Establishing a Logical Visual Hierarchy in Chart Designs for Better Comprehension

When it comes to conveying data through charts, establishing a logical visual hierarchy is crucial for enhancing comprehension. In this article, we will explore the concept of visual ordering and discuss techniques and best practices to create charts with a clear and logical visual hierarchy.


Understanding Visual Ordering

Visual ordering refers to the deliberate arrangement of chart elements in a manner that guides viewers’ attention and facilitates the understanding of information. By strategically organizing the elements, we can create a visual hierarchy that directs the viewers’ eyes and enables them to focus on the most critical aspects of the data.


Importance of Visual Ordering in Chart Design

Visual ordering is essential in chart design for several reasons. It helps viewers process information more efficiently, reduces cognitive load, and enhances comprehension. A well-designed visual hierarchy ensures that viewers can quickly identify the key takeaways from the chart and understand the relationships between different data points. 

Techniques for creating a logical visual hierarchy: 

  • Designing with the z-pattern: 
    • Humans typically scan visual information in a Z-pattern, starting from the top left corner and moving horizontally, then diagonally down to the bottom right corner. By placing the most important chart elements in the top left corner and gradually arranging the less important elements towards the bottom left, we align with this natural reading flow and optimize comprehension.

Example: When presenting the key moments of a soccer match, begin by placing the most important and impactful moments of the soccer match in the top left corner of the visual presentation. These moments can include goals, penalties, or significant player actions. Use more prominent visuals or bold text to highlight these key moments.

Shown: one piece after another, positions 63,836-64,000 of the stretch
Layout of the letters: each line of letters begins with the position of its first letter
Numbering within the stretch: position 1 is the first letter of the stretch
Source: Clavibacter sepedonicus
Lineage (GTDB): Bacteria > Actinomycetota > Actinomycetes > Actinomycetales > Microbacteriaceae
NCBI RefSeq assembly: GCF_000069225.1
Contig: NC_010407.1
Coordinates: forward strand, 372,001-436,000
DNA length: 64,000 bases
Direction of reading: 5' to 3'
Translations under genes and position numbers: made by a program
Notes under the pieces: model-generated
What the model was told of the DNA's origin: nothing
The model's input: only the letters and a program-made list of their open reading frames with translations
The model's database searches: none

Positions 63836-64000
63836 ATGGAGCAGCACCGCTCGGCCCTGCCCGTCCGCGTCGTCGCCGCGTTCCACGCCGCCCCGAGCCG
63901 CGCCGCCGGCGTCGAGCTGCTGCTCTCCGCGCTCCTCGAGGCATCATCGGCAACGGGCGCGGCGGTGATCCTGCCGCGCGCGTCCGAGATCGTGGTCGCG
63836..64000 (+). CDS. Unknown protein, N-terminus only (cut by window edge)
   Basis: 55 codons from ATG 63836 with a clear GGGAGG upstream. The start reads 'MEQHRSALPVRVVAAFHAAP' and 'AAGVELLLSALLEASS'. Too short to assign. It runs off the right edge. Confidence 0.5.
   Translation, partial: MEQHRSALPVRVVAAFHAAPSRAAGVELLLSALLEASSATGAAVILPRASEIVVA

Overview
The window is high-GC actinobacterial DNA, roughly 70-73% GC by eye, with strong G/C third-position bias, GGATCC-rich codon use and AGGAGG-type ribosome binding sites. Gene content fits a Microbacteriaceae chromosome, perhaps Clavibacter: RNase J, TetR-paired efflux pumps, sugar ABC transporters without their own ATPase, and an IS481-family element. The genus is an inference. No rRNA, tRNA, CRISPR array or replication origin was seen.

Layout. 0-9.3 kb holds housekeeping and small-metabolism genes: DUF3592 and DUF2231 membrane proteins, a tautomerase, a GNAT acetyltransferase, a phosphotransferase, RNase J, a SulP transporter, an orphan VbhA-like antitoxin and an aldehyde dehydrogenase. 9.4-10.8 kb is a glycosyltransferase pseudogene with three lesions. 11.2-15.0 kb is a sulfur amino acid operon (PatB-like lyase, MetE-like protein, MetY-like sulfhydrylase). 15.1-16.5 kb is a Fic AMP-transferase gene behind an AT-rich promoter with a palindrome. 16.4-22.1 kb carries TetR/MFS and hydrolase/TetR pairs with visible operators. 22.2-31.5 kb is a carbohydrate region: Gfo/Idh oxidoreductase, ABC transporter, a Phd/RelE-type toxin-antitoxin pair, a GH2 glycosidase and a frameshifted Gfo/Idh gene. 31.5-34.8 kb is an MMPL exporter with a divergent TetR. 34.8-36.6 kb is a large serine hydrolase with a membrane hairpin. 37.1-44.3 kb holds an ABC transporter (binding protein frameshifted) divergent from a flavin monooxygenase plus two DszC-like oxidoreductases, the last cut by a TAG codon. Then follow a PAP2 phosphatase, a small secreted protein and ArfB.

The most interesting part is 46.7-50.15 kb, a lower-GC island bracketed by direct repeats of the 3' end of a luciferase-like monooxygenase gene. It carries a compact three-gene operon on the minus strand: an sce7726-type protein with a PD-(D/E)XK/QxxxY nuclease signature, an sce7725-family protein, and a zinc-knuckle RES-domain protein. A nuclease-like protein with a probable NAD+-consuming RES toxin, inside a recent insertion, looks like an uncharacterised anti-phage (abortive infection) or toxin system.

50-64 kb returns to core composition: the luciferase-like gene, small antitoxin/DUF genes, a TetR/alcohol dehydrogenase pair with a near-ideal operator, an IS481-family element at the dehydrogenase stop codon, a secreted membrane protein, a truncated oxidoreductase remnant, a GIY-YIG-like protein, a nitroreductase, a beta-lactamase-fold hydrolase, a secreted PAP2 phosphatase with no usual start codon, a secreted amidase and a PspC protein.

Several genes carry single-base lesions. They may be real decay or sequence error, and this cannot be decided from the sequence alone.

• Guiding the viewer’s eyes: To guide the viewer’s eyes through data visualization, consider the following techniques: 
    • Color every other column in a data table: Alternating colors help viewers scan columns more quickly, making comparing values within a row simpler. 
    • Decrease row width: Narrowing the width of rows emphasizes the horizontal flow, making it easier for viewers to move row-wise through the data.

Example: If analyzing academic performance across different subjects, apply alternating colors to every other column. You can use light shades of blue and white to differentiate between columns. This technique helps viewers scan and compare values within a row more quickly, making identifying subject-specific strengths and weaknesses simple.

  • Ordering chart values logically: When presenting chart values, it’s crucial to order them logically to enhance comprehension. Consider the following approaches: 
    • Ascending order: Use ascending order to highlight the lowest-valued categories or data points in your data. 
    • Descending order: Utilize descending order to emphasize the highest-valued items, such as top-selling products or most significant contributors.